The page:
Now there is nothing wrong with nation-building per se (for indeed one cannot imagine any form of governance without some semblance of a nation-building project accompanying it), and there is nothing wrong with wanting to bring different communities together. What has to be questioned critically, however, is this: What is the final aim of such nation-building projects; what are the premises upon which they are based; and can such projects ever get to their appointed destinations if the premises upon which they are laid are somehow faulty themselves? Read the rest of this entry »


Back to the People

by Farish A. Noor

With the High Court deciding that Mohammad Nizar Jamaluddin was and is, after all, the rightful Chief Minister of Perak we seem to have returned to square one all over again. Obviously it is too soon to tell whether the imbroglio in Perak will now wind down to a stagnant non-issue, or whether the Barisan Nasional will not allow the matter to rest and take the issue to the Federal Court next. Perakians – like most Malaysians – are a trifle tired of the ongoing drama but at the same time no-one can afford to relent at this stage due to the stakes in the contest.

To underscore this fact, one simply has to take a peek at the video clips that are on the internet at the moment and witness the unseemly spectacle of Speaker Sivakumar being unceremoniously manhandled and dragged out of the State Assembly. No, my friends, this was not a scene from ‘The Last King of Scotland’, the film about the brutal dictatorship of Idi Amin Dada that brought Uganda to the level of primordial violent madness. This was closer to home, happening right here in Malaysia, ‘Truly Asia’… Read the rest of this entry »


MINDRAF: Does Malaysia Need Another Sectarian Political Party?

By Farish A. Noor

As if the political landscape of Malaysia wasn’t overcrowded already, there has come into the fray yet another sectarian community-based party, Mindraf (Malaysian Indian Democratic Action Front). Ostensibly set up by ‘good samaritans’ concerned about the plight of their community, Mindraf has announced its political ambitions with the aim of representing Malaysian citizens of South Asian origin.

Now allow me to be blunt here: In the opinion of this writer, Malaysia does not need another communitarian party that caters to the primary concerns of a particular ethnic or religious community. We are already forced to work on a contested landscape where there are too many parties that are based on ethnic and religious loyalties, and yet another sectarian party will hardly bring us any closer to realising the notion of a Malaysia where identity is based on universal citizenship and equal rights.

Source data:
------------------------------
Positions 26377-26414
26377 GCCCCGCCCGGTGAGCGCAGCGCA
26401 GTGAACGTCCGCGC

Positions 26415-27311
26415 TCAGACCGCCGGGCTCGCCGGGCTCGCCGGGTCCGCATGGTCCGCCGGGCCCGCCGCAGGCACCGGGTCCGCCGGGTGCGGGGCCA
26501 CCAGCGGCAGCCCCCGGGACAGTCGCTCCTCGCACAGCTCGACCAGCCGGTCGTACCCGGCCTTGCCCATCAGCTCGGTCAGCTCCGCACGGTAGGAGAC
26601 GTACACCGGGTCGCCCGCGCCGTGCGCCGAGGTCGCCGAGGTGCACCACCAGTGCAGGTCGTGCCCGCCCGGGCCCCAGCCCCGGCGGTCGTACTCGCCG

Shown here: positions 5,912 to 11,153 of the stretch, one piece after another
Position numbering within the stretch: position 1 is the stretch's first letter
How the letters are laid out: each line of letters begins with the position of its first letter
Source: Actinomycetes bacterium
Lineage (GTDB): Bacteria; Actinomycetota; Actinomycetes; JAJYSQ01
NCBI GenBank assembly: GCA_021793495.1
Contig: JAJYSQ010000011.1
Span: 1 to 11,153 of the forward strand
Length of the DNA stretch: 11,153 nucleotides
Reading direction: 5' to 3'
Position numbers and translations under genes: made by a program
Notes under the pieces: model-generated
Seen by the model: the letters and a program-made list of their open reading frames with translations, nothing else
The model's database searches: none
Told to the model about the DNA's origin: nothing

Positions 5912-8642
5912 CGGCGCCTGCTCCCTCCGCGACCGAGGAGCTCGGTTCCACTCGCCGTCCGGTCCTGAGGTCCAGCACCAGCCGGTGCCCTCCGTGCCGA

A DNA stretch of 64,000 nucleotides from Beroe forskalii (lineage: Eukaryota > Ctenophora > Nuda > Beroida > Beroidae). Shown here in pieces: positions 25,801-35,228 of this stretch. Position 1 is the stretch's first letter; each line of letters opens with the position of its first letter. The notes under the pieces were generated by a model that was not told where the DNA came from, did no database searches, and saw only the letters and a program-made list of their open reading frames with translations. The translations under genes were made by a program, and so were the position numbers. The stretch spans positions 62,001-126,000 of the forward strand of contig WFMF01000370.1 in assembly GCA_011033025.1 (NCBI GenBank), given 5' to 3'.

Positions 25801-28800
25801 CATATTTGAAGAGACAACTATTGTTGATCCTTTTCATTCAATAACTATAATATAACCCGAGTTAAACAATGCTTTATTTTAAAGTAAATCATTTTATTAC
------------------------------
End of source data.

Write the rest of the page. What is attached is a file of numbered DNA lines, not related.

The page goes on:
If anything, the tendency of such sectarian parties is to further add to the process of divide and rule and to further entrench sedimented notions of ethnic-racial differences. This comes at a time when a younger generation of Malaysians have demonstrated their ability to transcend the ethnic divisions that once haunted the generation of their parents. So while we hope and pray for a better, more united and colour-blind Malaysia, whose idea was it to create another ethnic-based party? Read the rest of this entry »


Indonesian Elections: Dreaming of Gajah Mada in a Modern Democracy

By Farish A. Noor

While doing fieldwork on the island of Madura last week, I stopped for a while to do one of those necessary things we all need to do sooner or later: get a haircut. My colleague and fellow academic Toharudin and I stopped by a small, somewhat forlorn barber’s shop in Sumenep and set down on the rickety chairs as we were shaved and made to look semi-civilised at least.

In due course, the conversation with the barber turned to politics and the recent elections of 9th April. Pak Sulis, the barber, opined thus: “I am happy that the Partai Demokrat (Democratic Party) won the highest number of votes for the Parliamentary elections, and I hope SBY (Susilo Bambang Yudhoyono) will be elected as the President. He has done so much for the country: brought peace to Aceh, fought against corruption, and he needs another term to consolidate and build the country further. We need continuity now; the five years after the fall of Suharto were too traumatic for people like me.”

Pak Sulis’ opinion was matched by the electorate who gave the Partai Demokrat the highest number of votes and consequently seats at the recent elections. But what was interesting for me was how this man – who admitted that he was semi-literate and whose education stopped at the age of 11 – was more concerned about actual political results than empty rhetoric. Pak Sulis, like millions of ordinary Indonesians, want to see their democracy succeed. And to make their point the Indonesian people voted for the three main parties whose ideologies were secular, nationalist and development-oriented. All in all the sectarian nationalist parties and the Islamic parties that were seen as being religiously sectarian were ousted. Read the rest of this entry »


Malaysian Elections: A Case of Too Little, Too Late for the Government?

By Farish A. Noor